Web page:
Texas Signs Marcus Semien for Seven

Marcus Semien finally landed his long-term contract over the weekend, coming to an agreement on a seven-year, $175 million deal with the Rangers. The tritagonist of the AL MVP race in both 2021 and ’19 hit .265/.334/.538 with 6.6 WAR for the Blue Jays in 2021, playing in all 162 games for just the second time in his career.

The exact distribution of the money is not yet public, so we don’t know about opt-outs, options, buyouts, incentives, and the like. But whatever the fine print says, this is a big contract, and one that it looked like Semien would never be able to land. A late bloomer, he was not widely considered a top prospect around baseball, though he ranked 31st in the inaugural ZiPS Top 100 Prospects before the 2014 season after terrific all-around performances in ’13 for Triple-A Charlotte and Double-A Birmingham. But it was the outlier here, and the White Sox of the time were not a particularly imaginative organization. They didn’t see him, then error-prone, as a shortstop, and in any case, Alexei Ramirez had an ironclad hold on the position. This was the era in which the Sox seemed determined to play Gordon Beckham at second indefinitely, despite any performance-based reason for that strategy, and little attempt was made to find a role for Semien on the roster. He, along with Chris Bassitt and a couple others, was shipped off to Oakland after the 2014 season for Jeff Samardzija.

Oakland has never shied away from being the Island of Misfit Toys and found a better use for Semien, and like Marco Scutaro, a stathead darling from a decade prior, he turned out to be a low-cost, league-average infielder. With the help of Ron Washington, he improved immensely with the glove and nearly put up his first 4-WAR season in 2018. When his power broke out, as it did the following season, he was a legitimate contender for the AL MVP award.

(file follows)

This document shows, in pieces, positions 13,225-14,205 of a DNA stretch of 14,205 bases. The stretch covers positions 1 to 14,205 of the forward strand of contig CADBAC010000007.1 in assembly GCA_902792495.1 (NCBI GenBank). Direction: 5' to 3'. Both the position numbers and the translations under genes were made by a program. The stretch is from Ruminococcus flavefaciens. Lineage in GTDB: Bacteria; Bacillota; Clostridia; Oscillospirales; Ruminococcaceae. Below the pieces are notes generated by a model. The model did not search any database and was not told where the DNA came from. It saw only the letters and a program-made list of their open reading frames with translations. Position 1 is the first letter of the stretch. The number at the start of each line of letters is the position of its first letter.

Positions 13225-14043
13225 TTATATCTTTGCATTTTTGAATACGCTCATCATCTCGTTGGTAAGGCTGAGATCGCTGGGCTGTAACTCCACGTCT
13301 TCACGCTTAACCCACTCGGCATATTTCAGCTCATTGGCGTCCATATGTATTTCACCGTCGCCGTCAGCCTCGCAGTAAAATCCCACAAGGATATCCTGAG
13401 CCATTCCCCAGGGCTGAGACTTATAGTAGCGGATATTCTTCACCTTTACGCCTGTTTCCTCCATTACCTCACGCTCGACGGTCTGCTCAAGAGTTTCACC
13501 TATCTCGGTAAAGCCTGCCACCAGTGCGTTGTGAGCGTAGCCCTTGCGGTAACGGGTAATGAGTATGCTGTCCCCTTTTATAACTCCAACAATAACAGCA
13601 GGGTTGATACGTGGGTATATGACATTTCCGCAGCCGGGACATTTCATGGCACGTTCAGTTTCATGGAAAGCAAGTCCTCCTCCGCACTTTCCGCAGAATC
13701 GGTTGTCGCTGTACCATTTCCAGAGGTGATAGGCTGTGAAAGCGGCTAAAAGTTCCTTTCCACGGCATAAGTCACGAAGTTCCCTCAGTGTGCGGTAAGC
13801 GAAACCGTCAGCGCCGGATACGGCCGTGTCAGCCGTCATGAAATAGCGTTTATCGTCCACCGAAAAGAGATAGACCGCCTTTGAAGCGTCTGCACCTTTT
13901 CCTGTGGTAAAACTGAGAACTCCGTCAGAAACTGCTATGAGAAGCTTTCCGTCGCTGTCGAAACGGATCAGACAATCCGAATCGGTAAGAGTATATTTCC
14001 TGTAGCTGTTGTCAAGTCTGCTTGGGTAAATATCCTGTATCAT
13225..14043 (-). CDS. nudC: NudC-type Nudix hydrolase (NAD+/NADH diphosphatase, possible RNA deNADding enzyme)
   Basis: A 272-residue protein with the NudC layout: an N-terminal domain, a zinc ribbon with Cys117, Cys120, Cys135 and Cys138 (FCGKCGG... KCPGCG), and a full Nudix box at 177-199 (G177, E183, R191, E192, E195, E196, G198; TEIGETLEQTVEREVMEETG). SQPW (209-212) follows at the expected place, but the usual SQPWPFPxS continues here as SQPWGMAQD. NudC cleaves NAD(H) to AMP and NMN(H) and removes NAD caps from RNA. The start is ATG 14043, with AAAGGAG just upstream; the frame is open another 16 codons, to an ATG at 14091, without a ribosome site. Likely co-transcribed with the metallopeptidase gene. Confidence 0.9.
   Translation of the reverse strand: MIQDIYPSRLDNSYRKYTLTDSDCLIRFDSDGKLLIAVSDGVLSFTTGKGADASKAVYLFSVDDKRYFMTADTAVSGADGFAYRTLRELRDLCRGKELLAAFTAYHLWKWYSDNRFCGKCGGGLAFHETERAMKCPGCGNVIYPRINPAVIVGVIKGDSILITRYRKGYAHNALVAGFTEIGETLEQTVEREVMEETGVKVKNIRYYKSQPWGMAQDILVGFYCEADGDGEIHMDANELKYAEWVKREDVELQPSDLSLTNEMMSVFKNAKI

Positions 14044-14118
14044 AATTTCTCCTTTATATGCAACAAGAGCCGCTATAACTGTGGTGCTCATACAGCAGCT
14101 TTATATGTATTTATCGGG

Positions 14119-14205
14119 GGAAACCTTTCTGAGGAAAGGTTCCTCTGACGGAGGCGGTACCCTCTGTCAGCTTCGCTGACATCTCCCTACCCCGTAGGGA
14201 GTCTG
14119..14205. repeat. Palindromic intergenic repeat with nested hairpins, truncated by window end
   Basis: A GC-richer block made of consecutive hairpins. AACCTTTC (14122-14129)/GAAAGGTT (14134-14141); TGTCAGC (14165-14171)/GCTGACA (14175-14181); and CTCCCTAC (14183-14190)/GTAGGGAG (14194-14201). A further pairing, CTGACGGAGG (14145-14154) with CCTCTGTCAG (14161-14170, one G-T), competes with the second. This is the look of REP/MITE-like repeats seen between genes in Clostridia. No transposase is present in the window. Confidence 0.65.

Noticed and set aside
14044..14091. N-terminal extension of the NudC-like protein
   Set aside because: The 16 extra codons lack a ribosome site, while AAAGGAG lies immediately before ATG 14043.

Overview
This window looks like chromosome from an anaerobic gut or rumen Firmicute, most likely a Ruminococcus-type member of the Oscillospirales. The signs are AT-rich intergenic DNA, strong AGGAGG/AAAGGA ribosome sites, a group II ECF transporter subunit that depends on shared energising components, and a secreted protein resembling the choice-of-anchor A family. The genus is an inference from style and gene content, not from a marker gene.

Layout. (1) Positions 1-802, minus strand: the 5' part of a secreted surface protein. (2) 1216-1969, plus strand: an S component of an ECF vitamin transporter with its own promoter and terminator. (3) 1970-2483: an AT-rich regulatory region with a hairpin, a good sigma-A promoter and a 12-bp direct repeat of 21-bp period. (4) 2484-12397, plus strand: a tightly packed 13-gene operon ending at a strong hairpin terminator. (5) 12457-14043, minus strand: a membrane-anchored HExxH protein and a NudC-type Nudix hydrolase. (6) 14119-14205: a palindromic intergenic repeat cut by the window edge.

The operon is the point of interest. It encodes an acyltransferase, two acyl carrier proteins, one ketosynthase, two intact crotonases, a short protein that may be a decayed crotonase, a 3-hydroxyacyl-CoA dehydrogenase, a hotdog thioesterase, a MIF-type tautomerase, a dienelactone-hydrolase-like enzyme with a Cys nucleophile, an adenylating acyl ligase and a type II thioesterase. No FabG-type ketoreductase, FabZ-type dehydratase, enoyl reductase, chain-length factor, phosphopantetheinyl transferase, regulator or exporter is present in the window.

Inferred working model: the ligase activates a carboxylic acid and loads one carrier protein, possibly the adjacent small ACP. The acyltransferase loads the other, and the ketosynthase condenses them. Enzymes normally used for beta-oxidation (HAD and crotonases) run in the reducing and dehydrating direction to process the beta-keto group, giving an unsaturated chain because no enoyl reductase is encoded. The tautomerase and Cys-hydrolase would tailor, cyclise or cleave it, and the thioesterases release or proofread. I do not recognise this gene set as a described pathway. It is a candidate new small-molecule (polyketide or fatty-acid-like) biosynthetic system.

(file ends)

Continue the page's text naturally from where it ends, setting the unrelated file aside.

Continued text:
The next time you hear bemoaning about how players always have career years right before they hit free agency, remember to keep the example of Semien in your mind. He finally made it the market after 2020, his age-29 season, but was coming off a relatively unimpressive follow-up to his MVP-caliber ’19, hitting .223/.305/.374. It was hardly a lousy year by any stretch — his 1.2 WAR represented a 3.1 WAR pace over a full campaign — but it was one to get the word “fluke” out there.

With the hope of a bounceback season in a year not drastically shortened by a raging pandemic, he signed a one-year deal with Toronto worth $18 million, positioning him to get one more chance to land a big deal. That bet paid off, and while the shape of his contribution changed between ’19 and ’21 — less batting average, an easier defensive position, more power — a second big season answered a lot of questions about just how good a player he was.

When evaluating the contract, though, it cannot be forgotten that late bloomer or not, Semien is 31, not 26. He was solid enough defensively in his first year at second that he should be able to play at least somewhere in the middle infield for the bulk of the contract. The Rangers have not yet indicated whether they consider him a shortstop or a second baseman in 2022, but I’m having ZiPS project him as a second baseman given the presence of Isiah Kiner-Falefa and the rumors about the Rangers being in on another shortstop, such as Trevor Story.

ZiPS Projection – Marcus Semien
2022 .269 .342 .491 613 103 165 34 3 32 84 67 13 120 6 4.7
2023 .265 .336 .483 578 95 153 33 3 29 78 62 11 116 5 4.1
2024 .260 .330 .461 553 87 144 30 3 25 71 57 11 109 4 3.3
2025 .255 .322 .444 525 79 134 27 3 22 63 51 9 103 3 2.5
2026 .252 .315 .429 492 70 124 24 3 19 56 45 8 97 1 1.9
2027 .246 .303 .401 459 61 113 20 3 15 48 37 7 87 0 1.0